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BLOG: Reflections on COP27 and the Road to Net-zero


December 22, 2022 5:00 pm. Published by

At this year’s UN Climate Change Conference (known as COP27), delegates from around the world convened in Sharm El Sheikh Egypt to recommit to a global net-zero target. We were on the ground representing our members to discuss how public transit can help decarbonize Canadian cities and highlighting public transit’s role in building more sustainable cities around the world.

All aboard.

On the path to net-zero, we believe public transit is a critical tool for all cities. Electrification and technological innovations in sustainable public transit are no longer on-route – they’ve arrived! It’s time to begin assessing the larger environmental and societal benefits sustainable transit represents. Electric cars alone will not reduce traffic in our overcrowded cities, nor will they provide an affordable means of transit for all Canadians. Accessible city planning needs to account for students, the elderly, essential workers, low-income workers, people living with disabilities, and everyday Canadians who need affordable and practical ways to commute.

Now is not the time to take our foot off the accelerator.

Globally, Canada is currently ranked 11th highest in CO2 emissions per capita. All too often we hear that driving a car is the “most reliable way”. If we want to lead on the world stage Canadians need a way of getting where they need to go more sustainably. Public transit services in Canada currently reduce greenhouse gas emissions by between 6.1 and 14.3 megatonnes a year, and estimates suggest that every $250 million invested in transit operations is equivalent to taking 57,000 to 120,000 cars off the road. Public transit presents an alternative, if – and only if – there is sufficient, frequent, and reliable service.

Thinking globally, we need to act locally first.

As world economies face covid-related budgetary shortfalls and other inflationary pressures, transit service levels are at risk at a pivotal time when we need to think bigger and longer-term when it comes to climate change mitigation strategies. COP27 reminded the world of the importance of decarbonization. Here at home, the transportation sector makes up 24% of Canada’s greenhouse gas (GHG) emissions. Any reduction in the quality or frequency of service means that Canadians are at risk of being left in the cold, with diminishing transit revenues, and more single occupancy vehicles on our roads. All commuters are affected by similar factors i.e., wanting to get where they need to go – faster, safer, with fewer waits and unnecessary transfers. Canadians need a more sustainable option to turn to if we plan on living up to our emission reduction pledges.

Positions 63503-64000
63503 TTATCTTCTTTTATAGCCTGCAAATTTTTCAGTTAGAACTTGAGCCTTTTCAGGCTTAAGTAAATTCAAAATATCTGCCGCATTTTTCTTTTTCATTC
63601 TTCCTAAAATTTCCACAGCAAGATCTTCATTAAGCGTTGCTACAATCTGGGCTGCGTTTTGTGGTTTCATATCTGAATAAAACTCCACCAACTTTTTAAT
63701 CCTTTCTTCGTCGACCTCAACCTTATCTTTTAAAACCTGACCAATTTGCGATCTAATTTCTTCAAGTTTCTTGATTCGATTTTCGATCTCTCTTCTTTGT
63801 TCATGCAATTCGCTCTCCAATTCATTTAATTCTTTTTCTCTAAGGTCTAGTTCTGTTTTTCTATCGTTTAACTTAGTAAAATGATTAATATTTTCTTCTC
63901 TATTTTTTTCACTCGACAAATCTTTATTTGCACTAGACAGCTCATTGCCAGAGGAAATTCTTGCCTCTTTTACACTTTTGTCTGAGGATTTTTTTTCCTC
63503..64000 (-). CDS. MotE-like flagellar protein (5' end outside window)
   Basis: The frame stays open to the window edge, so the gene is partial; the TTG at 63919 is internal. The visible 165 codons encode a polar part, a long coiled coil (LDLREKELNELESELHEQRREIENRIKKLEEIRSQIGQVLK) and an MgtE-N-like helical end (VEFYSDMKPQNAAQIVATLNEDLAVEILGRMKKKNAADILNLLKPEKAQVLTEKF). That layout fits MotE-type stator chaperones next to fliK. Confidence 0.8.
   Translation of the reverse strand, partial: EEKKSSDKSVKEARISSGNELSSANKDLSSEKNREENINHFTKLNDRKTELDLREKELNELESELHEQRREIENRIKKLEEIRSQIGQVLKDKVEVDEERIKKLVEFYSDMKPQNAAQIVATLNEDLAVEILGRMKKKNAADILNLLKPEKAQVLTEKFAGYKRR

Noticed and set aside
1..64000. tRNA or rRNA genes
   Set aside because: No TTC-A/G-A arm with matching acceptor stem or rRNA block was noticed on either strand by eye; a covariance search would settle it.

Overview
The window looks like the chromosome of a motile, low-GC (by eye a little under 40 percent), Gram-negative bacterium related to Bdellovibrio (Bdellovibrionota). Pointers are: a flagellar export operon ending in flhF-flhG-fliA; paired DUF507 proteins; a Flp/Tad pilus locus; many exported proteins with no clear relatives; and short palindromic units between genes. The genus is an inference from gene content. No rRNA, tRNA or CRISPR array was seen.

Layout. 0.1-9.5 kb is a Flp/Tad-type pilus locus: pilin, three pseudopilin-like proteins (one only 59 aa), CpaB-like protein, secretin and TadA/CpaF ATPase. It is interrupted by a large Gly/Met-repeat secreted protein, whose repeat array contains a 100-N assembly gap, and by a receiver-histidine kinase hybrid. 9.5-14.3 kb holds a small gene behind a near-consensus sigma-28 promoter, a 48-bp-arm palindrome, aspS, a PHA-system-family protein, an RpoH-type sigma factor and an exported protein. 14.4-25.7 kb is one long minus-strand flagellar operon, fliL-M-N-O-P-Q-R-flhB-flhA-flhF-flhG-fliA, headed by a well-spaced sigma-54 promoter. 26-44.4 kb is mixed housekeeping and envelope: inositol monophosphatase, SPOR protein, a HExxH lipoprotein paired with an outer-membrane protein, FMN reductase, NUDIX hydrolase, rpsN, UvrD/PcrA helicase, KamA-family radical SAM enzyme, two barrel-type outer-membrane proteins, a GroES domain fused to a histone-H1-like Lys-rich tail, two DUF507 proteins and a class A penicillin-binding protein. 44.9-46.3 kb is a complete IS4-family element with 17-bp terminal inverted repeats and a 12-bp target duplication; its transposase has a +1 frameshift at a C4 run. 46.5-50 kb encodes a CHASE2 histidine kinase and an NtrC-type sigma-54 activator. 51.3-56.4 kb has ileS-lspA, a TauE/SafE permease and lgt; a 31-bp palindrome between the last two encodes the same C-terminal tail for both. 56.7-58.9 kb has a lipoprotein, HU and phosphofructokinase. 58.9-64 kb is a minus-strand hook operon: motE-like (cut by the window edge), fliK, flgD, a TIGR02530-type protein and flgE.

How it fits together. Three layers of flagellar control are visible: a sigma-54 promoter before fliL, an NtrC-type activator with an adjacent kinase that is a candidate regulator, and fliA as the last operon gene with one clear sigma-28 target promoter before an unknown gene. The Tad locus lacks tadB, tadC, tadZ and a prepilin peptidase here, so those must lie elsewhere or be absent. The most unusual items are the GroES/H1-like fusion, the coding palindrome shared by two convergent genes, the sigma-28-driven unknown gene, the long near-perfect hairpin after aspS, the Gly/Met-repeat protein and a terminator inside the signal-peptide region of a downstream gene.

What happens when public transit service is reduced? A future rider is lost.

If service levels drop, transit becomes less appealing, and commuters will find other modes of transportation. Service level reductions would likely result in slowing or reversing the ridership return that systems and municipalities have been waiting for since the worst of the pandemic. Over the last 18 months, ridership has increased steadily month-over-month. While ridership levels approaching three-quarters of pre-pandemic levels is promising, the last two years have demonstrated the need for “rainy-day” planning for cities and the essential services that keep them running. Transitioning to a green economy with decarbonized transit fleets creates jobs, reduces dependence on fossil fuels, saves systems money (by reducing dependence on increasingly volatile fuel prices), and helps accelerate decarbonization.

Transit will help us get there.

Getting people to ride transit is the first step. Getting riders to love the experience enough to recommend it over other modes has been a challenge for the last 100 years and will continue to be a focus as we try to regain the ridership we lost during the pandemic. For now, we must consider one very convenient truth – even diesel-powered public transit represents a significant environmental benefit for cities. Regardless of what type of vehicle is being used, sustainable integrated mobility and other methods of mass transit are the best way to help take cars off the road, while building greener and  more accessible cities.

Staying on track.

COP27 was an important reminder that Canada is not alone in this global fight to combat climate change. Transit will help us stay on track toward net-zero. Collective action and international collaboration are necessary if we want to tackle climate change on a global scale.

Be sure to check out videos from our trip on our “COP27” YouTube Playlist linked below: